How the brain changes when we learn to read

May 11, 2017
Right now, you are reading these words without much thought or conscious effort. In lightning-fast bursts, your eyes are darting from left to right across your screen, somehow making meaning from what would otherwise be a ...

How do we learn to read?

April 18, 2017
The sign on the public car park in the tiny Tasmanian town of Wynyard reads, "Egress from this carpark is to be via the access lane in the rear."

Why repetition may hold key to helping children with specific language impairment

March 28, 2017
Simple repetition learning techniques could help young children struggling with language to learn vocabulary faster, according to the latest research from scientists from the UK and Germany.

Reading picture books with children holds promise for treating common language disorder

January 19, 2017
A clinical trial of book reading to help kindergarten children with Specific Language Impairment learn words has determined the number of times a child with SLI needs to hear a word to learn it: 36 times or exposures compared ...

Recommended for you

Infants are more likely to learn when with a peer

October 16, 2018
Infants are more likely to learn from on-screen instruction when paired with another infant as opposed to viewing the lesson alone, according to a new study.

Researchers use brain cells in a dish to study genetic origins of schizophrenia

October 16, 2018
A study in Biological Psychiatry has established a new analytical method for investigating the complex genetic origins of mental illnesses using brain cells that are grown in a dish from human embryonic stem cells. Researchers ...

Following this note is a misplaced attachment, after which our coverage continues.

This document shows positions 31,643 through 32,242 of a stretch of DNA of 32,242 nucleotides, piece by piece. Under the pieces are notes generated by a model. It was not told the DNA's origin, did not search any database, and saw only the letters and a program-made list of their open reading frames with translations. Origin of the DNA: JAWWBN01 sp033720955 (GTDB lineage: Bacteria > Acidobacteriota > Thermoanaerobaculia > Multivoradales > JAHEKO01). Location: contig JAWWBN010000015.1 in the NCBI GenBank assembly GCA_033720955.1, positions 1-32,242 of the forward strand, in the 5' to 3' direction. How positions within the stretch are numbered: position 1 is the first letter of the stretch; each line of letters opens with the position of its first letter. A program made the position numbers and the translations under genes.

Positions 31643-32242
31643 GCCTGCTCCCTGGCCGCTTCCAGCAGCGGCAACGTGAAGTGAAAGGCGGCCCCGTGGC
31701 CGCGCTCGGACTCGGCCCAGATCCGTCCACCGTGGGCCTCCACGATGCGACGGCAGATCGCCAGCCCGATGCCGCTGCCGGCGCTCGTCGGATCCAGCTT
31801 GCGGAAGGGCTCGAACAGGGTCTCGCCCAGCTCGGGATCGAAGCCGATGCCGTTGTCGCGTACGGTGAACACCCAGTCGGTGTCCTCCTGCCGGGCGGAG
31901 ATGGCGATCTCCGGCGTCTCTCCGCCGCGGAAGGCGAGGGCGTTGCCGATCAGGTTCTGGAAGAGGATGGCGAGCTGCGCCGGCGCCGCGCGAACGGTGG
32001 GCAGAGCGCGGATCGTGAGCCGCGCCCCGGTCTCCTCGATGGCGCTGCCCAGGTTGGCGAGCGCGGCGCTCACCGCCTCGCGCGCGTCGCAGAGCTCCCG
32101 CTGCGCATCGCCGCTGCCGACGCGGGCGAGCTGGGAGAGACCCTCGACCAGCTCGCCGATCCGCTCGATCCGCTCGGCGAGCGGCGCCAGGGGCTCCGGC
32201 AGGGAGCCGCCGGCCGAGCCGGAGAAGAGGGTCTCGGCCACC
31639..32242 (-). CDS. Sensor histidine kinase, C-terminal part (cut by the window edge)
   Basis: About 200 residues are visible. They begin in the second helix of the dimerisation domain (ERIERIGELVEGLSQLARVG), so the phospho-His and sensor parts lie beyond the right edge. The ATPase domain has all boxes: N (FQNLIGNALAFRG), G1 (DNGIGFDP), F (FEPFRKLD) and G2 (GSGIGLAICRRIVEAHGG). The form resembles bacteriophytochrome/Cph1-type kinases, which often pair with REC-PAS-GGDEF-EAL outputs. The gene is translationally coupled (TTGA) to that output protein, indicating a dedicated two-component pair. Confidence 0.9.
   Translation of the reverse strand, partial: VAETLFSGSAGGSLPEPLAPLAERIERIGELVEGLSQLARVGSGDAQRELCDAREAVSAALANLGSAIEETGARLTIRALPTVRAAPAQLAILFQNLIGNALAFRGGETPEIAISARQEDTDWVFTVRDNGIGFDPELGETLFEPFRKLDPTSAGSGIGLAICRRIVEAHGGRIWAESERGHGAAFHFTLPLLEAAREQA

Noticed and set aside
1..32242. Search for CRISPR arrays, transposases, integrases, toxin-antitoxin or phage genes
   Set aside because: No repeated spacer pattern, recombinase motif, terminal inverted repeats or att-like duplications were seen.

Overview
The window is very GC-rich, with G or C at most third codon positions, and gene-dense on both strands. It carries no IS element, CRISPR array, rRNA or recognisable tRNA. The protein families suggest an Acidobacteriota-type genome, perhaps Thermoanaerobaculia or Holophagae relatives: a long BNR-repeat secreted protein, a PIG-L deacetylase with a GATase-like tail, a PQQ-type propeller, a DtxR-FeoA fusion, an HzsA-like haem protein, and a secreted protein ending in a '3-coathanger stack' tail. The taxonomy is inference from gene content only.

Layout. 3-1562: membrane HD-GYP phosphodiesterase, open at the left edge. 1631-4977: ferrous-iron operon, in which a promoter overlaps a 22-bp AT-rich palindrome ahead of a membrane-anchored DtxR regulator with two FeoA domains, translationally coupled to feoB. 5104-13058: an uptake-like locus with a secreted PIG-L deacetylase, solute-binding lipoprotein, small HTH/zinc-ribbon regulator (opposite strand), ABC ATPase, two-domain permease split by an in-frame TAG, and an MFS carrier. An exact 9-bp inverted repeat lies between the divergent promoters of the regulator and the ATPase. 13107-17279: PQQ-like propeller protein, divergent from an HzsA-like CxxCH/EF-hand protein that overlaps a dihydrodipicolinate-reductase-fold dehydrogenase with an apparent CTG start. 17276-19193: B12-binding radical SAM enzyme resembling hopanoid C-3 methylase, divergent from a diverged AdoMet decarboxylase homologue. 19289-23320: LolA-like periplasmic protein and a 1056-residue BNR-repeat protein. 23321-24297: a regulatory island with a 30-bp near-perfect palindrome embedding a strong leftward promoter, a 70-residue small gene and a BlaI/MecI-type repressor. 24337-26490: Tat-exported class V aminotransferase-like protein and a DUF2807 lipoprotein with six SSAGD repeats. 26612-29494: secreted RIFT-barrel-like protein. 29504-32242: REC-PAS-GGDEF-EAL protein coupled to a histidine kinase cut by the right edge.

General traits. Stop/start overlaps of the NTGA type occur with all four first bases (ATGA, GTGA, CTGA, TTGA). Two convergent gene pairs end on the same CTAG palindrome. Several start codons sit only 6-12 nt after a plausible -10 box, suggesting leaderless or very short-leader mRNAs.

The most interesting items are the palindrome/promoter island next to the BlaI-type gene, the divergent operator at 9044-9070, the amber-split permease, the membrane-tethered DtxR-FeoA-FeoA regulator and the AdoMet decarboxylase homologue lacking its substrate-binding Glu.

Linguistic red flags from Facebook posts can predict future depression diagnoses

October 15, 2018
In any given year, depression affects more than 6 percent of the adult population in the United States—some 16 million people—but fewer than half receive the treatment they need. What if an algorithm could scan social ...

Early changes to synapse gene regulation may cause Alzheimer's disease

October 15, 2018
Alzheimer's disease (AD) is the most common form of dementia, involving memory loss and a reduction in cognitive abilities. Patients with AD develop multiple abnormal protein structures in their brains that are thought to ...

Clues that suggest people are lying may be deceptive, study shows

October 12, 2018
The verbal and physical signs of lying are harder to detect than people believe, a study suggests.

Why don't we understand statistics? Fixed mindsets may be to blame

October 12, 2018
Unfavorable methods of teaching statistics in schools and universities may be to blame for people ignoring simple solutions to statistical problems, making them hard to solve. This can have serious consequences when applied ...

0 comments

Please sign in to add a comment. Registration is free, and takes less than a minute. Read more

Click here to reset your password.
Sign in to get notified via email when new comments are made.